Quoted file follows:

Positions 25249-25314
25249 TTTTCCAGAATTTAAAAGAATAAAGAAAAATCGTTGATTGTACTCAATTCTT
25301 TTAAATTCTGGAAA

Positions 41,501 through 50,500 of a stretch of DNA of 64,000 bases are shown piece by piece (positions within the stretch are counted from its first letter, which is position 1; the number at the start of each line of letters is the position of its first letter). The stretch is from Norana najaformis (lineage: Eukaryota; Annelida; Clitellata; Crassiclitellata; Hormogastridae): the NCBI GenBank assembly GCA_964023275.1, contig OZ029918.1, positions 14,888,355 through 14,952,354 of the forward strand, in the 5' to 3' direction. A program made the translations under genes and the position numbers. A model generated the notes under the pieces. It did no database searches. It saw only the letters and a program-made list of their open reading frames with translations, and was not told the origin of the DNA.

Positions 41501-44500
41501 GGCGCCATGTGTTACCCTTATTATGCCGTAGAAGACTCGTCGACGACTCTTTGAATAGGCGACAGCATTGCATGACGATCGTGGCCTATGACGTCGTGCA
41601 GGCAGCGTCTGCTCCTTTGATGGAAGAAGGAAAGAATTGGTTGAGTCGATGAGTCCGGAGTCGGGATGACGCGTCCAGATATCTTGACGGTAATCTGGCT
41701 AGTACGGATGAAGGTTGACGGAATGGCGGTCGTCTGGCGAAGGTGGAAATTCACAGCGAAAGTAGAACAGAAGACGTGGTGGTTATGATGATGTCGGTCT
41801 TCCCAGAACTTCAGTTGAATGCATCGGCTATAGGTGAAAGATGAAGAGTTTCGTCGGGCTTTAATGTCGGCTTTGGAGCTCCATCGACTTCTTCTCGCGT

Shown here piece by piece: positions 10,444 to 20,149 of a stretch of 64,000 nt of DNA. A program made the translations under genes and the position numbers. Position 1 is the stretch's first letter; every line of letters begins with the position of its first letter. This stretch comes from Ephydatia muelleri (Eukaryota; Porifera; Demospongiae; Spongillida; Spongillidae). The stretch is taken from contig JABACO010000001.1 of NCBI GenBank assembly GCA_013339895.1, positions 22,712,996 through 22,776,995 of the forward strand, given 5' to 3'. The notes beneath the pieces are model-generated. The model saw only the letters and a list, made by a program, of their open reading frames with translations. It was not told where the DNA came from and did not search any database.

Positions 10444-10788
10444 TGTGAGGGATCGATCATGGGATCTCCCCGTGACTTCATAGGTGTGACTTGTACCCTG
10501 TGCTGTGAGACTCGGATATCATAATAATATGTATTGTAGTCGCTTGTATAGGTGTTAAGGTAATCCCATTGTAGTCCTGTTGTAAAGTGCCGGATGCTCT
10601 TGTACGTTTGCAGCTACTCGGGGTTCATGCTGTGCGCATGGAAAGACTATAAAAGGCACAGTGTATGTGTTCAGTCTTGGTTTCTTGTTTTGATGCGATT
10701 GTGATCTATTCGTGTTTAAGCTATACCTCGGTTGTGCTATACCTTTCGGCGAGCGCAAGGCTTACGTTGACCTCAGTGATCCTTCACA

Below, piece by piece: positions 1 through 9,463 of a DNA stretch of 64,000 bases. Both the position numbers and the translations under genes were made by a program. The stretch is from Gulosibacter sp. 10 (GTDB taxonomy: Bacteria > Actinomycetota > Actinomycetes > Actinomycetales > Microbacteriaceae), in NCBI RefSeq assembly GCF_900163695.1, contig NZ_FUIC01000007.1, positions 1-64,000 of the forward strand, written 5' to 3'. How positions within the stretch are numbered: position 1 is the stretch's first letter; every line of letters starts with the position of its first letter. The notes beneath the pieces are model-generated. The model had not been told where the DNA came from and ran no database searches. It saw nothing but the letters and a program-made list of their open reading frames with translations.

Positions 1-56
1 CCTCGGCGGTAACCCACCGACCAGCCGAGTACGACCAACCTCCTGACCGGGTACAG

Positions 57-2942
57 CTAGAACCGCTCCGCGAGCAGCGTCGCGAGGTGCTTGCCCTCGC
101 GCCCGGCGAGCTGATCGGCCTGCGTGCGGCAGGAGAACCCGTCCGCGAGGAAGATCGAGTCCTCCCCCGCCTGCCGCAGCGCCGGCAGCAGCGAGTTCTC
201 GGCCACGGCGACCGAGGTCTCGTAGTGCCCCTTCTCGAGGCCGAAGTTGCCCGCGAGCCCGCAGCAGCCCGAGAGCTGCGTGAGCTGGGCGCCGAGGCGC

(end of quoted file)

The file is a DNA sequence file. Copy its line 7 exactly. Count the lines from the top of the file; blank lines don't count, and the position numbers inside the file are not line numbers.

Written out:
41601 GGCAGCGTCTGCTCCTTTGATGGAAGAAGGAAAGAATTGGTTGAGTCGATGAGTCCGGAGTCGGGATGACGCGTCCAGATATCTTGACGGTAATCTGGCT